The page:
It’s not about taxes it’s about people buying stuff they don’t need on credit
    If you can’t afford it then you shouldn’t buy it, if you don’t have the cash for it you should ask yourself do I really need it.
    you should learn to live with what you need to get by before you go buy stuff you want.

    • Silly Me says:

      You are right, it’s not about taxes. At least, taxes are not in the center of the story.

      My friend from Vancouver is saying that her income stayed at the same level it was at 20 years ago. (She is an interpreter, whose ex actually forced her into debt consolidation ten years ago and now she wouldn’t even dream of getting into debt.)

      In the meantime, everything has been getting more expensive.

      It’s hard to lower your standard of living, especially when you are a frog in a pot that is heating up slowly.

      Indeed, the same thing happened in the US ten years ago and now it’s time for our Canadian friends to face the music.

      Nothing beats shareholder profits and political corruption.

    • Brant Lee says:

      And hope you don’t get into a medical situation which will wipe you out.

      • jon laughing says:

        @Brant Lee. Maybe you are a US person, but in Canada with our health care system it’s almost impossible to get wiped out by medical emergencies. There is a universal health care system in all of Canada which covers medical expenses for everyone. And it’s mostly “free” ie paid through our taxes. Just like all those other “socialist” countries of pinko commie Europe. Only in the USA are you free to go bankrupt because of your health care expenses.

        • john says:

          Better to go bankrupt than die in socialist hospital or not have any treatment for a year.

        • yerfej says:

          Contrary to most liberal media lies people rarely go bankrupt in the US because of medical debt. They of course can go bankrupt if they have no insurance (few people) and no money for the deductible, but in that case they would probably go bankrupt anyways.

        • tightloops says:

          We travel up to Canada for recreation. We don’t hear much good to report from the Canadians on their “free” medical care. It’s “free” when you don’t need a doctor. But, if you need a new knee or hip…………you’re in horrible pain and are confined to a wheelchair to get around, Canada’s “free” medical care isn’t, as one Canadian put it, worth a pot of piss because Canadian “free” medical care can’t find enough doctors because the docs aren’t compensated for their time and move south of the border to earn a decent living. So, John, you may be young and healthy now and laughing your arse off but wait till you get older and actually need medical help and told you have to wait, and wait and wait because it’s not an emergency your knee get replaced or that hip that keeps giving out. It’s not so funny then.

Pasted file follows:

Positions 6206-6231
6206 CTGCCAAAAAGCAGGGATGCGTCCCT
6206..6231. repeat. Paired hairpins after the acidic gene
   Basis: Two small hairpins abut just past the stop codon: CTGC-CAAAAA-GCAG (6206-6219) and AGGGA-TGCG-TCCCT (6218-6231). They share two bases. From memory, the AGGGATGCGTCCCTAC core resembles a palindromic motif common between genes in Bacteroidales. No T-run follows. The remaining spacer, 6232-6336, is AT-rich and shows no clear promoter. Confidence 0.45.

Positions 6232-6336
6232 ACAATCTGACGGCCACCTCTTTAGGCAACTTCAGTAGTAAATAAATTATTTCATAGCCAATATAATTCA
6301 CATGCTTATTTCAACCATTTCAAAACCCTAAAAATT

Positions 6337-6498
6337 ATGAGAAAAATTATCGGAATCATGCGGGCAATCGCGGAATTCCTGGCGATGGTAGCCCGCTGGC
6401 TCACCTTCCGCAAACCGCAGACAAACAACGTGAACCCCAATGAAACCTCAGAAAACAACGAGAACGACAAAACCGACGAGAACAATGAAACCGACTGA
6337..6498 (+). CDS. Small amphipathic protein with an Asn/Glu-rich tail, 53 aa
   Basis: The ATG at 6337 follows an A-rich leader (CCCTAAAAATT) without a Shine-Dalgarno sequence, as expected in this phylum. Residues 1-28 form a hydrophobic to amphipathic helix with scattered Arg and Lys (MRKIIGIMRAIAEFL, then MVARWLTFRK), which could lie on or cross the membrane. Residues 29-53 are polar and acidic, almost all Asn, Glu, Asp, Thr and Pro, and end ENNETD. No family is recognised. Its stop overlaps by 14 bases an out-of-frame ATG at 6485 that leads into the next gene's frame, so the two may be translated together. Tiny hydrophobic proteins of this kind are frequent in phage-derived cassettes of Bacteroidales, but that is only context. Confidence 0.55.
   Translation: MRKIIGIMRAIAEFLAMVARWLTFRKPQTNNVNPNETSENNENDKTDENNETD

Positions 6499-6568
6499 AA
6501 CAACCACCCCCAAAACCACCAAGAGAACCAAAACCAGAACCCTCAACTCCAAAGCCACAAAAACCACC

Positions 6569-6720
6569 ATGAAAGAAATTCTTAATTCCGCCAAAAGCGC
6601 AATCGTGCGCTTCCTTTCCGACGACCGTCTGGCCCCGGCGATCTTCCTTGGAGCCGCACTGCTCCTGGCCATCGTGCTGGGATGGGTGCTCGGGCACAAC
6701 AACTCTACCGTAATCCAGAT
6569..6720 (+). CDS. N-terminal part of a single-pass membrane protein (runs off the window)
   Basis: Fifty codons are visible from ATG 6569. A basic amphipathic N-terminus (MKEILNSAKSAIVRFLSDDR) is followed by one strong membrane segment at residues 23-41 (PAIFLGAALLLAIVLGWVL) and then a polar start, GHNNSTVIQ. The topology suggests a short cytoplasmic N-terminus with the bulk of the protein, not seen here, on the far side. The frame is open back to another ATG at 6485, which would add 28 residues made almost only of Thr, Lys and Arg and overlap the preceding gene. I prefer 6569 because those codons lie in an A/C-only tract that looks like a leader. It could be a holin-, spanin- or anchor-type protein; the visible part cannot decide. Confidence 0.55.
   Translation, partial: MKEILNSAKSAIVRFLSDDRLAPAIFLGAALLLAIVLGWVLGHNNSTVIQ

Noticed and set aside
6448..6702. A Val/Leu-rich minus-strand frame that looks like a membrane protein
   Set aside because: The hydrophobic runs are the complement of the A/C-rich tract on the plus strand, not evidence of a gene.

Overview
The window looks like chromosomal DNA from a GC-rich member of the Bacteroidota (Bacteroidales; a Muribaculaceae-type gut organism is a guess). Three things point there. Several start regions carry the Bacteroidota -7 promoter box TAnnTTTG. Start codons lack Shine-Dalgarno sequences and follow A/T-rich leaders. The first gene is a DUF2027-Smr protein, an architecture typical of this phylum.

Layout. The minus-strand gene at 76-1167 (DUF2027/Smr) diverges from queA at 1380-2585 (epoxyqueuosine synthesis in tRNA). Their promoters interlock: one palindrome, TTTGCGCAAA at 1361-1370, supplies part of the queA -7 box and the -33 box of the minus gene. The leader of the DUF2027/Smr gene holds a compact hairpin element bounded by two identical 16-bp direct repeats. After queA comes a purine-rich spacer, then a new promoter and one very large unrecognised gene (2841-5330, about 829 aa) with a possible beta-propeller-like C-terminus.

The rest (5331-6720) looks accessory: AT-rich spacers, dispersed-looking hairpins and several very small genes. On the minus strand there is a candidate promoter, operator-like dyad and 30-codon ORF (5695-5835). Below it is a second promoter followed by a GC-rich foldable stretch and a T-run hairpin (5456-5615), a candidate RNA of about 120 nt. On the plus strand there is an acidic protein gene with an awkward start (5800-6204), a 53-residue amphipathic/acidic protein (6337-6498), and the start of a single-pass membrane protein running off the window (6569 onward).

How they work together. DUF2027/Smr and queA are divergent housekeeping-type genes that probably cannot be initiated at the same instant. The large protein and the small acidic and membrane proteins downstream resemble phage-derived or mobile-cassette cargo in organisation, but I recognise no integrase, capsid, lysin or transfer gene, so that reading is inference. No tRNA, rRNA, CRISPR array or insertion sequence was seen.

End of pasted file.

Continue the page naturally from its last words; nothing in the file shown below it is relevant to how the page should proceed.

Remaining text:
• NATHAN EXPLOSION says:

          You will still die when you have to wait a year or better for treatment like us humble folk here in Nova Scotia

      • stan6565 says:

        In England, the NHS provides a “free at point of need” service. As someone whose family member was recently almost killed by a “bait and switch” NHS activity (investigation supposed to be done by a surgeon, actually having been done by a rushing nurse), I can attest it’s grim, grim and some more grim.

        The NHS now comprises of armies of ants at different levels of capability and responsibility, all being centrally managed through a computerised communication system with gaps that one can drive a flock of busses through. If you know what is your disease, and there is a family member available to supervise the hapless peons and force the “consultants” into doing their job properly, on a daily basis, you have a chance of survival. If you have no idea what is happening to you, you’ll be the free of charge experimental cannon fodder.

        When Big Don bullies our next spineless Prime Minister into selling the NHS to his favourite Private Equity Fund, we will then be well and truly f***ked. Dead bodies galore, yes give it to me.

        Even being a self paying customer of private hospitals will not guarantee survival.

      • Gandalf says:

        Ah healthcare-
        What is the most desirable in healthcare?
        1. We want the best healthcare
        2. Healthcare should be universal
        3. Healthcare should be inexpensive

        It’s long been known that you can have owo out of the three, but not all three together